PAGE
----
Stocks were mixed last Friday, with the Global Dow (0.3%) gaining the most, while the Dow and the Russell 2000 inched up 0.2%. The S&P 500 ended the day flat. The tech-heavy Nasdaq couldn't maintain the previous day's momentum, sliding 0.3% by the close of trading. Ten-year Treasury yields fell 6.7 basis points to 4.26%. Crude oil prices dropped $2.00 per barrel. The dollar was flat, while gold prices rose 0.8%.

Stock Market Indexes

Market/Index
2023 Close
Prior Week
As of 2/23
Weekly Change
YTD Change
DJIA
37,689.54
38,627.99
39,131.53
1.30%
3.83%
Nasdaq
15,011.35
15,775.65
15,996.82
1.40%
6.56%
S&P 500
4,769.83
5,005.57
5,088.80
1.66%
6.69%
Russell 2000
2,027.07
2,032.74
2,016.69
-0.79%
-0.51%
Global Dow
4,355.28
4,443.56
4,515.13
1.61%
3.67%
fed. funds target rate
5.25%-5.50%
5.25%-5.50%
5.25%-5.50%
0 bps
0 bps
10-year Treasuries
3.86%
4.29%
4.26%
-3 bps
40 bps
US Dollar-DXY
101.39
104.28
103.96
-0.31%
2.53%
Crude Oil-CL=F
$71.30
$79.25
$76.56
-3.39%
7.38%
Gold-GC=F
$2,072.50
$2,025.30
$2,045.30
0.99%
-1.31%

Chart reflects price changes, not total return. Because it does not include dividends or splits, it should not be used to benchmark performance of specific investments.

Last Week's Economic News

  • Existing-home sales grew by 3.1% in January, with sales accelerating in the Midwest, South, and West, while remaining steady in the Northeast. Despite the recent increase, sales were 1.7% under the January 2023 pace. Total housing inventory in January represented a 3.0-month supply, down slightly from the 3.1-month supply in December. The median existing-home price was $379,100 in January, down from $381,400 in December, but up from the January 2023 price of $360,800. Sales of single-family existing homes rose 3.4% last month but were 1.4% under the total from a year earlier. The median existing single-family home price was $383,500 in January, down from December's $385,800, but well above the January 2023 price of $365,400.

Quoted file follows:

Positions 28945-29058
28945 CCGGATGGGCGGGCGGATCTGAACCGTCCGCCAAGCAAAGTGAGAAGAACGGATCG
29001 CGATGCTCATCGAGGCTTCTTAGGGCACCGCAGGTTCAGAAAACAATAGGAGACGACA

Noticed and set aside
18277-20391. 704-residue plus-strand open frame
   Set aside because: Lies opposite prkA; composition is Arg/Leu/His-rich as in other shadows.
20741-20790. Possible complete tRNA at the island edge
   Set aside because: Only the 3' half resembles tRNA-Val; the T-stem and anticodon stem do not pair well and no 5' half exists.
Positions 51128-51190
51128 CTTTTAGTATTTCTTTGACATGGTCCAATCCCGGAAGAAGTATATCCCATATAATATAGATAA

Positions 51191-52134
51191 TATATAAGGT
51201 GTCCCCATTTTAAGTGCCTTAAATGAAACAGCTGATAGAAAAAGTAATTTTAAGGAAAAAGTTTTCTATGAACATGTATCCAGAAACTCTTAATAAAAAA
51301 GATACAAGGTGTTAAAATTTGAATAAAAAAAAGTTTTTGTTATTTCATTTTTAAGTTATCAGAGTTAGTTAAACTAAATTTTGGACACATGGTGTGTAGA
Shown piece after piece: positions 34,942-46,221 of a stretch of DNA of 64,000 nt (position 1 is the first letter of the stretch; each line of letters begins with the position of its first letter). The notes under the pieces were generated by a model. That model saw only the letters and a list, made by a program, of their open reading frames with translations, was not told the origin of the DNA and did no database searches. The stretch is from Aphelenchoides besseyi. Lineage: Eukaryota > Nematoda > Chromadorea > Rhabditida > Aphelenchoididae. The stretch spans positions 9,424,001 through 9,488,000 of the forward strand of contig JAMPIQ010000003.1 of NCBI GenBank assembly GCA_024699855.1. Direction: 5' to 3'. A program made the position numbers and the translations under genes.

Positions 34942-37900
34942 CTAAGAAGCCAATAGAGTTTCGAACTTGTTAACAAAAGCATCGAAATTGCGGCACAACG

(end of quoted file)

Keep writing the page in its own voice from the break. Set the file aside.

• The national average retail price for regular gasoline was $3.269 per gallon on February 19, $0.077 per gallon higher than the prior week's price but $0.110 per gallon less than a year ago. Also, as of February 19, the East Coast price increased $0.079 to $3.230 per gallon; the Midwest price rose $0.078 to $3.122 per gallon; the Gulf Coast price decreased $0.094 to $2.901 per gallon; the Rocky Mountain price advanced $0.131 to $2.922 per gallon; and the West Coast price increased $0.046 to $4.057 per gallon.